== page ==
Let’s Rank the Riverdales Albums Just For Fun
Anyone who knows me knows that I am an unabashed fan of all things Screeching Weasel, and that most certainly extends to the Riverdales, a side project that’s been as on again/off again as Ben Weasel’s main band. The band sadly called it quits in 2011, and odds are slim for yet another reunion. I love a good album ranking and I couldn’t find one for the Riverdales so what the hell? I’ll do one myself.
The hard point about rankings with bands as good as the Riverdales is that there has be a “worst” record. Ranking dead last implies that a record is bad, but that’s not the case here. The Riverdales debut record came shortly after Screeching Weasel broke up for the eleventeenth time, described as a “Ramones, golden oldies” type of band. That’s most definitely what you get here, with a few small tweaks here and there, such as trading off vocals every other song. Hundreds of imitators were spawned by this record, birthing the punk subgenre of “Ramonescore,” a label that bands who you’re better off not listening to give themselves when they have nothing original to say.
So why is this one last? Because with very few exceptions, a band’s first album is their worst. They’re still trying to figure out who exactly they are. Granted, the three members had played together for years in Screeching Weasel, but these were different kinds of songs than them. In my opinion this album went a little too close to Ramones worship, resulting in a good record that frankly doesn’t age that well. After hearing what this band turned into, it’s hard to go back to this one with any sort of frequency.
Highlights: Back to You, I Think About You During The Commercials, Not Over Me, She’s Gonna Break Your Heart
4. Storm the Streets
Two years makes a huge difference, and after a short tour opening for none other than Green Day, the Riverdales returned with a considerably better sophomore effort with some unfortunately thin-sounding production. Where 1995’s self-titled debut gave us a dozen good, catchy pop-punk tunes with several throwaways, Storm The Streets served up almost nothing but hits. One this record they shy away from the overly Ramonesy stuff, the subject matter is still dumb and silly, but there’s a little more of a mean streak in it than you hear on the first record. This one would rank higher if not for forgettable tracks like “Riverdale Stomp,” “Give It Up” and “I Am Not a Freak.” Still a great album, though.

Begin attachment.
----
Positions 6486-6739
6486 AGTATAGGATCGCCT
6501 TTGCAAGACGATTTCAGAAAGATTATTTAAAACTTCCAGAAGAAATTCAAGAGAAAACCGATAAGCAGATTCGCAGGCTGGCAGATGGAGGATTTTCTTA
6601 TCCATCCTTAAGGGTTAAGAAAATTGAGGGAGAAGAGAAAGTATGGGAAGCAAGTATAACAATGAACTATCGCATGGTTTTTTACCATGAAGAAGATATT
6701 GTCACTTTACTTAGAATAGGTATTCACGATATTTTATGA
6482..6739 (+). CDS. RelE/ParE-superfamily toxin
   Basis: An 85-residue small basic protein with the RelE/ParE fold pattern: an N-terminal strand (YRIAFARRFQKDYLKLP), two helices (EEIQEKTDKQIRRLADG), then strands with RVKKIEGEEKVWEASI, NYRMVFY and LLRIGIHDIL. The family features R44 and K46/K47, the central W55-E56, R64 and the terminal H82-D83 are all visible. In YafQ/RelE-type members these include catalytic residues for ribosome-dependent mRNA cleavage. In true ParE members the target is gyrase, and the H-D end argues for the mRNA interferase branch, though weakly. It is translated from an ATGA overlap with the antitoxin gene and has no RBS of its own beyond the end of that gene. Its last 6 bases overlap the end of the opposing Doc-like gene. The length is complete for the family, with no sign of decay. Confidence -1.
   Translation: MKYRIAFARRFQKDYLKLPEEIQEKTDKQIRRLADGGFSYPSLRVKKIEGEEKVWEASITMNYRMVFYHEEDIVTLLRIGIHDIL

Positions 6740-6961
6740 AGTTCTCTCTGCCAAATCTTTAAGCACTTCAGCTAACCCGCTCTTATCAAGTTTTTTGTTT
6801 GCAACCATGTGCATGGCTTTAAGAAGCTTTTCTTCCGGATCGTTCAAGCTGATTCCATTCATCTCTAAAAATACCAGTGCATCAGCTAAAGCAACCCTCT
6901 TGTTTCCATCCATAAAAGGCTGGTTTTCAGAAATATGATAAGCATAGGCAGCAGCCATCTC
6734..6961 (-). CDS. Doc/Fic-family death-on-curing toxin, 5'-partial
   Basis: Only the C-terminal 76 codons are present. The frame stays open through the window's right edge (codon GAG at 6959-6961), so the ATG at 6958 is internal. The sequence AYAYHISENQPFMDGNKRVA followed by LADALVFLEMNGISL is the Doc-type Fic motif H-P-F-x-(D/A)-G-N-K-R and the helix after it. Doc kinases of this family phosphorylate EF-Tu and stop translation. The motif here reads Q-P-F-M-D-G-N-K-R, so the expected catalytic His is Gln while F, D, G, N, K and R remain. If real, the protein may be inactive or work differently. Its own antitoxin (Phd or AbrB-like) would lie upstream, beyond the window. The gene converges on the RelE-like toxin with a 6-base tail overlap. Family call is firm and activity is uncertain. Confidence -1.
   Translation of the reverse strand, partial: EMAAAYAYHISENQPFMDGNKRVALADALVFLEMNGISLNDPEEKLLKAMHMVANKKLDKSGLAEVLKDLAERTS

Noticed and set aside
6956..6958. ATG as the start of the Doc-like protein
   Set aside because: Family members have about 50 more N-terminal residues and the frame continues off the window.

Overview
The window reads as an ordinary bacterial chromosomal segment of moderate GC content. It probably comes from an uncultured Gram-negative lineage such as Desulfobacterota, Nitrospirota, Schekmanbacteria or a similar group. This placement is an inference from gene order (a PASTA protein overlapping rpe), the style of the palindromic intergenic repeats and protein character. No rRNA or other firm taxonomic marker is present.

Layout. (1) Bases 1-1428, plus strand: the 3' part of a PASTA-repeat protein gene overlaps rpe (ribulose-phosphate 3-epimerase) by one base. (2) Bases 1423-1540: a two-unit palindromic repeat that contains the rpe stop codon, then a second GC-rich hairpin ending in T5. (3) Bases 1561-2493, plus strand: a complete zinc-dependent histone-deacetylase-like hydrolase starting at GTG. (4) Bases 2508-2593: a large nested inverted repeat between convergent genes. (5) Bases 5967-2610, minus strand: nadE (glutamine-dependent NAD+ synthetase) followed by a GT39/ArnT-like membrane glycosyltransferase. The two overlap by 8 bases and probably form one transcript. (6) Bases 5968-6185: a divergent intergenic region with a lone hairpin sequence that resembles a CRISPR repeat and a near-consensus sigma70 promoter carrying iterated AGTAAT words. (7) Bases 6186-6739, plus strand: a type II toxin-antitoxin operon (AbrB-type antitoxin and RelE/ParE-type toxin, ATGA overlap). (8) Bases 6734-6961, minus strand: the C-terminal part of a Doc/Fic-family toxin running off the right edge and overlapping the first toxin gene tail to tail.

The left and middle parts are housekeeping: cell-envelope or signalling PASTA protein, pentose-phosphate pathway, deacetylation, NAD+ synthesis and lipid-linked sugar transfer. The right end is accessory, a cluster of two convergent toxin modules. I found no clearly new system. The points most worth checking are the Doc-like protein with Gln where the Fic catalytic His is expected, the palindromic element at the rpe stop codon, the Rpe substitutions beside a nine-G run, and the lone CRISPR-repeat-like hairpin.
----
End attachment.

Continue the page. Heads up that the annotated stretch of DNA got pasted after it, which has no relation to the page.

Highlights: Blood On The Ice, I Don’t Wanna Go To The Party, Make Way, Mental Retard
3. Invasion USA
I don’t know what it is about this record, but it just doesn’t work for me. I don’t really like the way it sounds, and there’s of songs that I’d consider filler. After a six year layoff (another breakup) between records (well, kinda, but we’ll get into that), I thought this record was a bit of a letdown.
So why is it ranked higher than two other records that I said I liked a whole lot? Simple: the highs on this one are worlds higher than the highs on Storm The Streets and the self-titled album. This is the first record where they wrote from Mystery Science Theater episodes (they’d basically grab a set of cool sounding movie titles and then write songs from that, you can read the full process in this interview), a trend they’d continue for the rest of their existence (one more record). Let’s be clear: I love A LOT of this album, but the thin-sounding production reminded me of what I didn’t like about Storm The Streets.
Highlights: Gemini Man, Heart Out of Season, Prince of Space, King Dinosaur, Werewolf One
2. Phase 3
So, this is a weird one. It first came out in 2003, after the Riverdales got back together after another Screeching Weasel breakup. It came out on some record label that no one had ever heard of (or have heard from since) and the printing looked cheap as hell (the photos on the back seriously looked like they’d been printed by an early 2000’s cheap printer and the cover was literally just a red background with a logo), but the songs were solid.
But, the record was just off. I don’t know if it was the mastering, but it sounded weird. Kinda hollow. If I was ranking this version of the record, it would have swapped spots with Invasion USA, but they reissued it in 2009 in a very different form.
First off, the art and packaging were greatly improved. Secondly, it was remixed and remastered, resulting in a considerably better sound. It’s really a tossup between this and #1 for the best sounding record. They also went back and finished five songs from those sessions that didn’t make the cut for the album, and to top it all off, they even resequenced it. All of these changes ended up making this one a very strong contender for the number one spot. Out of seventeen tracks, only two probably should have been cut (A very by the numbers “Party at the Beach” and “Wait It Out,” a tune that Ben originally gave to The Lillingtons for their second album. It wasn’t that great of a song when they did it, it’s only mildly better here). This record’s a rare case of an artist George Lucasing their work and it actually being the better for it.
Highlights: A.W.O.M., Last Stop Tokyo, I Believe In You And Me, and basically everything else but the two I mentioned
There’s no two ways around it: this is a perfect album. The art is not only awesome, it’s one of the coolest album covers I’ve ever seen. There’s not a single unneeded song on here. The sequencing is great, each side is a very different experience. As I said in the last spot, the record sounds amazing. It’s full, the guitars sound great, it’s perfectly mixed. There’s absolutely nothing bad about this album except for the fact that it’s short and they broke up again shortly after they released it. There’s a good reason that this is one of my favorites albums of all time.
Highlights: the whole goddamn thing.